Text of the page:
A new era is dawning in Myanmar after the establishment of a civilian government in 2011. At the crossroads between India, China and South East Asia, the country is starting to invest in infrastructure and realize its potential. Switzerland-based international freight forwarding and logistics company Panalpina has now opened its own office to provide its services to the up-and-coming economy.
Established in Myanmar’s largest city of Yangon, Panalpina’s new office officially took up operations in mid-August. Panalpina’s team on site is able to handle end-to-end ocean and air freight shipments, both imports and exports, for local and international customers.
“Panalpina has worked with customers in Myanmar for many years through dedicated agents,” says Thorsten Harenberg, country manager for Panalpina Myanmar. “We have been grateful for their support, but having our own team on the ground here in Yangon will allow us to work more closely with and better meet the needs of our customers during this exciting time of investment and development.”
Myanmar had been isolated from international trade for decades until 2011, when a new civilian government was elected. As economic sanctions against Myanmar have been eased, international trade has escalated, especially imports. The majority of imported goods come from other Asian countries and Europe. Trade with China is growing, with new direct shipping services having been launched between Shanghai and Yangon.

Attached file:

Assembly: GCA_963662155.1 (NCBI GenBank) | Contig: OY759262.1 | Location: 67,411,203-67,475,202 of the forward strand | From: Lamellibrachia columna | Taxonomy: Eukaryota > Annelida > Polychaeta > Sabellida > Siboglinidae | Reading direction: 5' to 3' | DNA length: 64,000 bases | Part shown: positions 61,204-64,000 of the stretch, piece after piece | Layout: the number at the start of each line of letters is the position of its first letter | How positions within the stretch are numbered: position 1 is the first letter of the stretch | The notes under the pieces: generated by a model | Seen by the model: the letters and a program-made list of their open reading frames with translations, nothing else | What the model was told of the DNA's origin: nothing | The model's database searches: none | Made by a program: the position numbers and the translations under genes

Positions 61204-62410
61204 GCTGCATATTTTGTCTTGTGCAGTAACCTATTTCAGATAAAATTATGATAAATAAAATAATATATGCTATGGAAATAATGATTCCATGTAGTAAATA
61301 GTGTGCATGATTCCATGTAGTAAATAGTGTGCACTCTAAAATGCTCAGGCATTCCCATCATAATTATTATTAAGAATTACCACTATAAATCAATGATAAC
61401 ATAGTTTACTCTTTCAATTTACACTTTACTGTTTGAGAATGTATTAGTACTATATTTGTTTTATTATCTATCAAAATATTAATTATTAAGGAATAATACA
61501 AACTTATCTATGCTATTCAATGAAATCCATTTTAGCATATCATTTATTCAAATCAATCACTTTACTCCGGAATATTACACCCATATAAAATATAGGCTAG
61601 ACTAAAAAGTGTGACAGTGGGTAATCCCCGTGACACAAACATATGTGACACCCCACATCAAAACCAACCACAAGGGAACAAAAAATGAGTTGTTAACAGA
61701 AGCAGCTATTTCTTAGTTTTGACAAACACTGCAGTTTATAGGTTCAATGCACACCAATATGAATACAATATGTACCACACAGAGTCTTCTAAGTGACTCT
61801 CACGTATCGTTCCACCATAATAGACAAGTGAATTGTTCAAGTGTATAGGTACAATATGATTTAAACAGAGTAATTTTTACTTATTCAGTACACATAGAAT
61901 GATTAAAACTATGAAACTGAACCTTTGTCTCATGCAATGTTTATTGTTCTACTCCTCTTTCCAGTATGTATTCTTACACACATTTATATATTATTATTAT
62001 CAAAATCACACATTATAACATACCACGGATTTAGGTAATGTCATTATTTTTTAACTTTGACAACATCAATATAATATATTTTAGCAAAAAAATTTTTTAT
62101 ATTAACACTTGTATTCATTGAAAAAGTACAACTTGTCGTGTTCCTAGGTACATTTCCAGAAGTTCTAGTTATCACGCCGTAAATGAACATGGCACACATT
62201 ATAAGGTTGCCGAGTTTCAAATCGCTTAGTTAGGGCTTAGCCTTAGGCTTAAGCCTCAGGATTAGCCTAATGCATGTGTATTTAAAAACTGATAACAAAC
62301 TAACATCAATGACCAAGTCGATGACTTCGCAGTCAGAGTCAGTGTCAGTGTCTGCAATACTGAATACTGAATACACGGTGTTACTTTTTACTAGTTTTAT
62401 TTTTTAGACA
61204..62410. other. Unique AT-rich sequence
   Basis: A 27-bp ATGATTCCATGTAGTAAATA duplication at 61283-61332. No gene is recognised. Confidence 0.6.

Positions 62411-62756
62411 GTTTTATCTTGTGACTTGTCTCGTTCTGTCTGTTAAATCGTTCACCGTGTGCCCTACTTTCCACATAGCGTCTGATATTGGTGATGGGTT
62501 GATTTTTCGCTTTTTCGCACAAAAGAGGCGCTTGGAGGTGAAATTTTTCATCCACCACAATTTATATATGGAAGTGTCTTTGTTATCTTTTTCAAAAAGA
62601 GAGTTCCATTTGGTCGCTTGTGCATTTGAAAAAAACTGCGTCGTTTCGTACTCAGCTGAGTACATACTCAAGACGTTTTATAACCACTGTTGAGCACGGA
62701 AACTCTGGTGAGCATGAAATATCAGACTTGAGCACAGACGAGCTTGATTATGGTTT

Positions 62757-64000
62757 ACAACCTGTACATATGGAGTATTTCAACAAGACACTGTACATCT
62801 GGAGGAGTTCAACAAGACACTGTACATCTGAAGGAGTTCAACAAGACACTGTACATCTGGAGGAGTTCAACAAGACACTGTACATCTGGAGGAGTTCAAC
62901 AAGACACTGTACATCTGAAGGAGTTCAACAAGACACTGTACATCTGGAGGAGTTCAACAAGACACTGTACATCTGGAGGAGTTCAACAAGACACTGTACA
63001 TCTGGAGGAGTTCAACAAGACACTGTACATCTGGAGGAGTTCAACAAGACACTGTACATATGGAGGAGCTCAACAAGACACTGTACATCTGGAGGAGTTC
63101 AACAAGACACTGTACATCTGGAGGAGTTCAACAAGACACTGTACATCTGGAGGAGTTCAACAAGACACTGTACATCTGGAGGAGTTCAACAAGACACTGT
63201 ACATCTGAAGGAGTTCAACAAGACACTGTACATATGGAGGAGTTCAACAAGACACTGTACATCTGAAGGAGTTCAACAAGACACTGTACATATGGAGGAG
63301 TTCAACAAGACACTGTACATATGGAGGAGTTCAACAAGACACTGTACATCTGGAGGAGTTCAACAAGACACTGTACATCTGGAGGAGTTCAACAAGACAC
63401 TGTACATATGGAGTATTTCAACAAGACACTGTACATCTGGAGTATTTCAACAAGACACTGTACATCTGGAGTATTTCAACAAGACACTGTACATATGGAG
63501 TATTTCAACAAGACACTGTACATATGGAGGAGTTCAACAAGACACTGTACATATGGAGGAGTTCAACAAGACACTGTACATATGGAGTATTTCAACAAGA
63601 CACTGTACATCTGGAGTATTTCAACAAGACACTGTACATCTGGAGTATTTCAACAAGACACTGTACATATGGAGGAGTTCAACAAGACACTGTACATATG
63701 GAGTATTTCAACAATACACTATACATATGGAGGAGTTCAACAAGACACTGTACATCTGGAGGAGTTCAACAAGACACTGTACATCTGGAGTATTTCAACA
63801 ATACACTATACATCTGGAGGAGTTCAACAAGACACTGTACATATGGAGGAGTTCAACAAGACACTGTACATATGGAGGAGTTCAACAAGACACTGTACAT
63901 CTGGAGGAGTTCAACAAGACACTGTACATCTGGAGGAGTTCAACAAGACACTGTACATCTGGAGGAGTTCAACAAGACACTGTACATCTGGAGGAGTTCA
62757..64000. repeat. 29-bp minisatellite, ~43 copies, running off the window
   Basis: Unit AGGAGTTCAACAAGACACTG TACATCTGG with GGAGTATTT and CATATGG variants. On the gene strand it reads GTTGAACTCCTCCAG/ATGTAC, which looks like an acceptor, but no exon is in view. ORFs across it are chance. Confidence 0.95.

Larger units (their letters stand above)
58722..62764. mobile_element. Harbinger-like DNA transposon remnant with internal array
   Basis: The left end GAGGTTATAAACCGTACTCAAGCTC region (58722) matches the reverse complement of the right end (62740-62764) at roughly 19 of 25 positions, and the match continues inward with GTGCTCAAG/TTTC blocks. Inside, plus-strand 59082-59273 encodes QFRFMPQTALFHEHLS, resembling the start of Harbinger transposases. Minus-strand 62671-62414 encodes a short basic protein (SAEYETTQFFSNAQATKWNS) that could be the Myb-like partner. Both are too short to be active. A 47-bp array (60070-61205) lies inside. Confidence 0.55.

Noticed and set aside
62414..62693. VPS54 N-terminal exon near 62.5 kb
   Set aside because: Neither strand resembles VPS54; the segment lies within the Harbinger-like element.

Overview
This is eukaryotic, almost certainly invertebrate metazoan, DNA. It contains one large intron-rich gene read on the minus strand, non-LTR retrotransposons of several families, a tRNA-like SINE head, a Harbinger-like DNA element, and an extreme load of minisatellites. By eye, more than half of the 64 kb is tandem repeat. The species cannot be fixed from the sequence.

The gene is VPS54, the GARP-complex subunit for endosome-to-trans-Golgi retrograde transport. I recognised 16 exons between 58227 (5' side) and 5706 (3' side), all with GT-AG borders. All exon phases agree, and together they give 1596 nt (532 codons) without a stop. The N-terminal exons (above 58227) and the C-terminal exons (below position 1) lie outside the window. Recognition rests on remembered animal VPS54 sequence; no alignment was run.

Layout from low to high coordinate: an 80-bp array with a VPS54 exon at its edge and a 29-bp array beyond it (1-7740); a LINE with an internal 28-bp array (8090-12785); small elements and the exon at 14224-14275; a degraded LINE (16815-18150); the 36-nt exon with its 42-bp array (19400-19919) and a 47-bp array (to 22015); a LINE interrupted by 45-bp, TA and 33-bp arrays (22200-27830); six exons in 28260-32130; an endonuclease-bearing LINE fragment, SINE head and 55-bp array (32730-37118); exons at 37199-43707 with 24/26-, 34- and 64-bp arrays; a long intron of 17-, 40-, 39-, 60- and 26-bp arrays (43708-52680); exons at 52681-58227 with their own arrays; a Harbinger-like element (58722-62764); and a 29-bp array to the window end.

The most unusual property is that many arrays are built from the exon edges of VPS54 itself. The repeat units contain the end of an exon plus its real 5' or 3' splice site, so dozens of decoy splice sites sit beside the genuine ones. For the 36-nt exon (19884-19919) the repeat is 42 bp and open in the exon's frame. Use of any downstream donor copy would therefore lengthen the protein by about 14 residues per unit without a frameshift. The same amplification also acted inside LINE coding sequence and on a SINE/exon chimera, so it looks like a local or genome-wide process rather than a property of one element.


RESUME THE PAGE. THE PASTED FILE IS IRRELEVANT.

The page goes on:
In the south, Myanmar plans to develop Dawei into a deep sea port and special economic zone. Combined with new overland links into Thailand, Laos, Cambodia and Vietnam, this project could establish an attractive multimodal trade corridor between South East Asia and India. The lack of infrastructure remains a challenge though for this country with a population of 51 million; the demand for upgrading is huge.
For Panalpina, the biggest opportunities for growth are in telecommunications, manufacturing, oil and gas, as well as capital projects. Apart from transport infrastructure, power plants, refineries and gas terminals need to be built. Myanmar has vast offshore natural gas reserves and is rich with oil deposits and other natural resources such as gemstones and minerals.
“We expect our Energy Solutions team to be heavily involved, as the country develops in the coming years,” says Harenberg. “In the short term, both air and ocean imports will be driving the business. Exports will be limited until the country develops a viable manufacturing industry. Further down the road we also intend to offer value-added logistics services.”
Opening in Myanmar aligns with Panalpina’s strategy of expanding in emerging economies. “We see multiple opportunities to make a difference for our customers and grow in Myanmar,” says Stefan Karlen, Panalpina’s regional CEO for Asia Pacific.